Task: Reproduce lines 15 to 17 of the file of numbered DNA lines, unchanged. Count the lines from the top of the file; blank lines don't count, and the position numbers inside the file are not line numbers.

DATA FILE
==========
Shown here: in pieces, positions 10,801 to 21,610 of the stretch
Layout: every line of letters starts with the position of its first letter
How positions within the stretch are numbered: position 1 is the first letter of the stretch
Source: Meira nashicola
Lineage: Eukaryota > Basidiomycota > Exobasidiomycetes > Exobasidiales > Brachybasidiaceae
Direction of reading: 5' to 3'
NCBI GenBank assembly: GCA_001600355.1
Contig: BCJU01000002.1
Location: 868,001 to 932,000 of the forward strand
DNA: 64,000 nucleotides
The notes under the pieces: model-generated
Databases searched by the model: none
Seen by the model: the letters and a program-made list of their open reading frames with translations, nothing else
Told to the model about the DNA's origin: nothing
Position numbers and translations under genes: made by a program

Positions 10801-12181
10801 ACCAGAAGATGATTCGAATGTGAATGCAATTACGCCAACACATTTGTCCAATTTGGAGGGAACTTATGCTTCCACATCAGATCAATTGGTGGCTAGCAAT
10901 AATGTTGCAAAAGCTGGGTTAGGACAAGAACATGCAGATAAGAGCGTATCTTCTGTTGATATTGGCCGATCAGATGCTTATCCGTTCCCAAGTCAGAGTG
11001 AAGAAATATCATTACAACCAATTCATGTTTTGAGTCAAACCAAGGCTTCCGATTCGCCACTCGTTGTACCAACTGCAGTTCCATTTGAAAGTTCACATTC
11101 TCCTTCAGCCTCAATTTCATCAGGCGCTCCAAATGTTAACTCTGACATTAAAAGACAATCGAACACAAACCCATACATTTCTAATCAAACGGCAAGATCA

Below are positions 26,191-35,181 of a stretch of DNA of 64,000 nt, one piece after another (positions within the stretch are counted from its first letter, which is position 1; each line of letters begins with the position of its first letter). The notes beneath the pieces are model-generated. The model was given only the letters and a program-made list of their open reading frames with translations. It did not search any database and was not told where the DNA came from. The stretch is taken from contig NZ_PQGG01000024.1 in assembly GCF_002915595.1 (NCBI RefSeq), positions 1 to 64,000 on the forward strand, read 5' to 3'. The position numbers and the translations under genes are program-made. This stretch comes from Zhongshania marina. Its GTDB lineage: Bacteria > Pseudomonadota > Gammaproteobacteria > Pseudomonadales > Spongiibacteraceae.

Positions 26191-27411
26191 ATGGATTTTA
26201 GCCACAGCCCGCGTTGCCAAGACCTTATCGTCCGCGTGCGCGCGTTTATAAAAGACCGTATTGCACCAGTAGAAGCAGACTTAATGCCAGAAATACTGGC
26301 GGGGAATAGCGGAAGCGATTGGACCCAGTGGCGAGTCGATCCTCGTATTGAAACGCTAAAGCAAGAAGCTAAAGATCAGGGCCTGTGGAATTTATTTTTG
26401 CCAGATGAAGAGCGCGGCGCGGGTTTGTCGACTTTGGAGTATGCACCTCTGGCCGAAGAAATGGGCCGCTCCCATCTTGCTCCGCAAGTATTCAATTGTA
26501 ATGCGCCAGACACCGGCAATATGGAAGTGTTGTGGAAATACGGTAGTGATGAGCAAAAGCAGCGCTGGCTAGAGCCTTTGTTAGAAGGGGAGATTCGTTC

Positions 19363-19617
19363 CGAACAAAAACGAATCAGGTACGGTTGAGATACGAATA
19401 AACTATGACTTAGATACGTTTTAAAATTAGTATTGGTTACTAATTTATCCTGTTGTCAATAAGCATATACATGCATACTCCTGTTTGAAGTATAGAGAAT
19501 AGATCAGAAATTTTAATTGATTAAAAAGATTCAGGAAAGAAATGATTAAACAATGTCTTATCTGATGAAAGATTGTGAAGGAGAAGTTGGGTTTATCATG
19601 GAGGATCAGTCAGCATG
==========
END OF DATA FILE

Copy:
Position numbers and translations under genes: made by a program

Positions 10801-12181
10801 ACCAGAAGATGATTCGAATGTGAATGCAATTACGCCAACACATTTGTCCAATTTGGAGGGAACTTATGCTTCCACATCAGATCAATTGGTGGCTAGCAAT